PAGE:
Another checkpoint was in sight. Again, a simple wave and I was through. I arrived in the town of El Rosario and when the highway made an abrupt left, I realized I had gone too far. I pulled off the road and looked at the map. The next section of the highway heads inland for 100’s of Kilometers until it ends back up on the coast in Baja Sur. I made the call to turn around and try my luck at the area I had checked out just past San Quintin. As I approached the military checkpoint again, I had a bad feeling. A soldier holds his hand up, not to wave me through, but to stop. The soldier speaks to me in Spanish. I reply with “I speak very little Spanish”. One of the few phrases I know in Spanish. Another soldier walks over who speaks some English. I’m asked to get out and open the back for inspection. They converse in Spanish. I can only imagine what they think a white guy in Mexico is doing traveling alone. All the military personnel were very kind. The English speaking one even asked me who has better Mexican food, Los Angeles or San Francisco? I replied with San Francisco of course. After a few minutes of talking with him, he sent me on my way.
I exited the highway again and checked out a few more spots and then I found the perfect one. A place known as, Valle de Tranqulo. A small grass hut sits right on the beach. Not a sole in sight. As the sun set and I sat under the grass hut playing my guitar, one can’t help but imagine what California was like before it was developed and modernized. I’d put money on it that it looked much like Baja. The light dimmed and I hunkered down in my car on my make shift bed. Lights out.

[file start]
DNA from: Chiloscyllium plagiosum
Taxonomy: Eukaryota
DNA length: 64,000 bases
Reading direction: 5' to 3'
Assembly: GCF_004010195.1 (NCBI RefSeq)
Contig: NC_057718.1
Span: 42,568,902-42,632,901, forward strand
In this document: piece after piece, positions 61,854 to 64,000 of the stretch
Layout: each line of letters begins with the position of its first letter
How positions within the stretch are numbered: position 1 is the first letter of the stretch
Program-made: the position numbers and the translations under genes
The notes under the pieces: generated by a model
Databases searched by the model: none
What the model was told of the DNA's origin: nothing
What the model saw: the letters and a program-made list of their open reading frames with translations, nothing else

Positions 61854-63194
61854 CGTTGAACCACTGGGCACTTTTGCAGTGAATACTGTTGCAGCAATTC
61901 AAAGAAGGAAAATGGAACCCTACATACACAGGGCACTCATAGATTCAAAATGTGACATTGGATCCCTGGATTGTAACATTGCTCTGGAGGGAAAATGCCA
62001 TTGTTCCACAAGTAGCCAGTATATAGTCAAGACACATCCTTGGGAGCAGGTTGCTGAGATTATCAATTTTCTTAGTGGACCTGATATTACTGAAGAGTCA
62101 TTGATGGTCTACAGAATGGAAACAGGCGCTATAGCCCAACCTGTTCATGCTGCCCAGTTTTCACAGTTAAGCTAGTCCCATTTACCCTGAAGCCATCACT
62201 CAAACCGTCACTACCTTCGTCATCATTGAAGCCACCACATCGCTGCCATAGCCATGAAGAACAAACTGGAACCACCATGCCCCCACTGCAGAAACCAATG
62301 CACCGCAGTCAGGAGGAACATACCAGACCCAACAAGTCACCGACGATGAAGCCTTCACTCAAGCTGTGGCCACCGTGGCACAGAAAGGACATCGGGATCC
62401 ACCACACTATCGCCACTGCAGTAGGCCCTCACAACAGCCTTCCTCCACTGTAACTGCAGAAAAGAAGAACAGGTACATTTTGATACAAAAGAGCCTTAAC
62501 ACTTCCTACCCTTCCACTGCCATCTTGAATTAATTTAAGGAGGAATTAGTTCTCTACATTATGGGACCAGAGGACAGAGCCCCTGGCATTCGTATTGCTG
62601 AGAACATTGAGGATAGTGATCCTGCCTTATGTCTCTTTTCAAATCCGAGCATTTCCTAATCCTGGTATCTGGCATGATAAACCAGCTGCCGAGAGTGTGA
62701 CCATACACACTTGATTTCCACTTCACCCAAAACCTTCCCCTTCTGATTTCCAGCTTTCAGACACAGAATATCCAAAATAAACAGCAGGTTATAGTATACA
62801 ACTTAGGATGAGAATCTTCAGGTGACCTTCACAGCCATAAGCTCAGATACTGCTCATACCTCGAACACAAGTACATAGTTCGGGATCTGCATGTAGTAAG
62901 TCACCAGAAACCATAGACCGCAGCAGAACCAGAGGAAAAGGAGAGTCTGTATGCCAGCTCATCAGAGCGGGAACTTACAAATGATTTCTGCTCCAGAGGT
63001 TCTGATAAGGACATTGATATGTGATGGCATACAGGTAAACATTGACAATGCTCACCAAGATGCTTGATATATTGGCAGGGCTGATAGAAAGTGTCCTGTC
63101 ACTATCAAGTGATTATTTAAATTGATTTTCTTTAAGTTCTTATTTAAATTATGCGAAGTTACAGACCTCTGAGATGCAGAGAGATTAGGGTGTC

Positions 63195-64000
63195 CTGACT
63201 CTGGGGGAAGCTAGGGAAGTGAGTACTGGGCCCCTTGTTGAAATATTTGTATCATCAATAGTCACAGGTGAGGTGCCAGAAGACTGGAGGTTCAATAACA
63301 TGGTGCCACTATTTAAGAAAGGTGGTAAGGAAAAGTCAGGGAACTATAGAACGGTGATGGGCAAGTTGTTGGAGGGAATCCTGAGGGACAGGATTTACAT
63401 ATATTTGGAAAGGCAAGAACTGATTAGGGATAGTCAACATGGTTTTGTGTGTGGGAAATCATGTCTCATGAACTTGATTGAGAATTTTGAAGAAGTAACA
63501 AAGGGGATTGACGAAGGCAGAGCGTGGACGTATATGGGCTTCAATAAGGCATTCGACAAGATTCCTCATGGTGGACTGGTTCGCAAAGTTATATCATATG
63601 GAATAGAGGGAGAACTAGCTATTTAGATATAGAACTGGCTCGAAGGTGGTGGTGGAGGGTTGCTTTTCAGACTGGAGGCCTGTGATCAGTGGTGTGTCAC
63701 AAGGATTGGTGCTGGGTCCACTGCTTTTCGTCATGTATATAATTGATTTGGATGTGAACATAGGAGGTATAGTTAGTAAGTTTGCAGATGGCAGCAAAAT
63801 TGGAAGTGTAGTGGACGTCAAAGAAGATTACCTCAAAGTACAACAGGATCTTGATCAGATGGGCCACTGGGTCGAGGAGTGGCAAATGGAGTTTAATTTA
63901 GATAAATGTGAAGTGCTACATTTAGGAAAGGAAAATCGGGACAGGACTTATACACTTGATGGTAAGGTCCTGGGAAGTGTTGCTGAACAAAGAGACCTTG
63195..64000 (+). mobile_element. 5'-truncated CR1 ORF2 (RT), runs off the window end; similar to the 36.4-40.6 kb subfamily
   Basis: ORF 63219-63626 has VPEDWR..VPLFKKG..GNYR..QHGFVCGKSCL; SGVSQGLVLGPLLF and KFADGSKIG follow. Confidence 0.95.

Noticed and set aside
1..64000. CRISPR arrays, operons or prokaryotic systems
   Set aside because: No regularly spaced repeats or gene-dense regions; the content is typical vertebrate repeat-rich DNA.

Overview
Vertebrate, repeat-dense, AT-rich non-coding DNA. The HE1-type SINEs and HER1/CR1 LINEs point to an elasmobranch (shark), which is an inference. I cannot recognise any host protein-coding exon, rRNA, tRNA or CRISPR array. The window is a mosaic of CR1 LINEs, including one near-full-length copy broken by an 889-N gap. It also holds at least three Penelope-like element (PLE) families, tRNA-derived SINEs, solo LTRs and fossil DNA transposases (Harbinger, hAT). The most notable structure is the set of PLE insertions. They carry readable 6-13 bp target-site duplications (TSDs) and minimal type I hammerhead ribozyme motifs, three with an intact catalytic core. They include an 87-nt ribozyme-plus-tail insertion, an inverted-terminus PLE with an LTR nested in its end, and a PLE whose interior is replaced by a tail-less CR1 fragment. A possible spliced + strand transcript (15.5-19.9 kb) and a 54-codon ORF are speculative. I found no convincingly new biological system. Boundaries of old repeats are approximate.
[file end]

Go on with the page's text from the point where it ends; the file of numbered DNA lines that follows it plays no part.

As the sun rose up over the desert hills and the waves crashed, I felt paralyzed in my car with the back hatch opened looking out at the water. Such tranquility here (no pun intended). The tide was way low, but pushing in. A simple deflating of the tires and I was cruising down the beach. Not far down was a nice little beach break with a few options. Parked it, had a cup of tea, suited up, and paddled out.
Water was cold. Cold enough that I wish I brought some booties. I sat and waited. The sets were slow, but they were coming in. A few waves here, a few waves there and then I spotted an outside set. I paddled out, turned, and hit the peak in prime position on this head high wave. As a sped down the line, the wave formed perfectly on the sandbar. The ride was only for a few seconds, but I will consider it one of my best waves in my life so far. Hours passed and the tide started to push in killing the waves and putting my on alert. High tide means no exit off the beach. I caught a few more waves until my lower back tightened up. Not the first time it’s happened. It was more painful when paddling. I paddled in. After a couple hours of waiting and monitoring I made the decision to leave. It’s always a tough to make a decision to leave such a beautiful place, but if my back was to become a more serious issue, this is not place I want to me. I packed up and headed north.
Passing through all the checkpoints was slightly different this time. 2 of the 3 stopped me to question me and search my vehicle. Again, I get it; a white guy traveling alone is slightly suspicious. The border approached with San Diego in the background. After missing the border entrance twice, I made it to the entry point, except it was the wrong one. This landed me in secondary inspection. 2 hours passed and again, after questioning and searching, I was released back into the US. All in all, Baja is a beautiful place and I think it has improved itself in protecting tourists. Although I had not been there prior to the government change, the horror stories I had heard seemed non-existent during my stay. That is to say that I would never let my guard down while exploring Baja and there’s much more exploring to do.
Check out the video from the trip —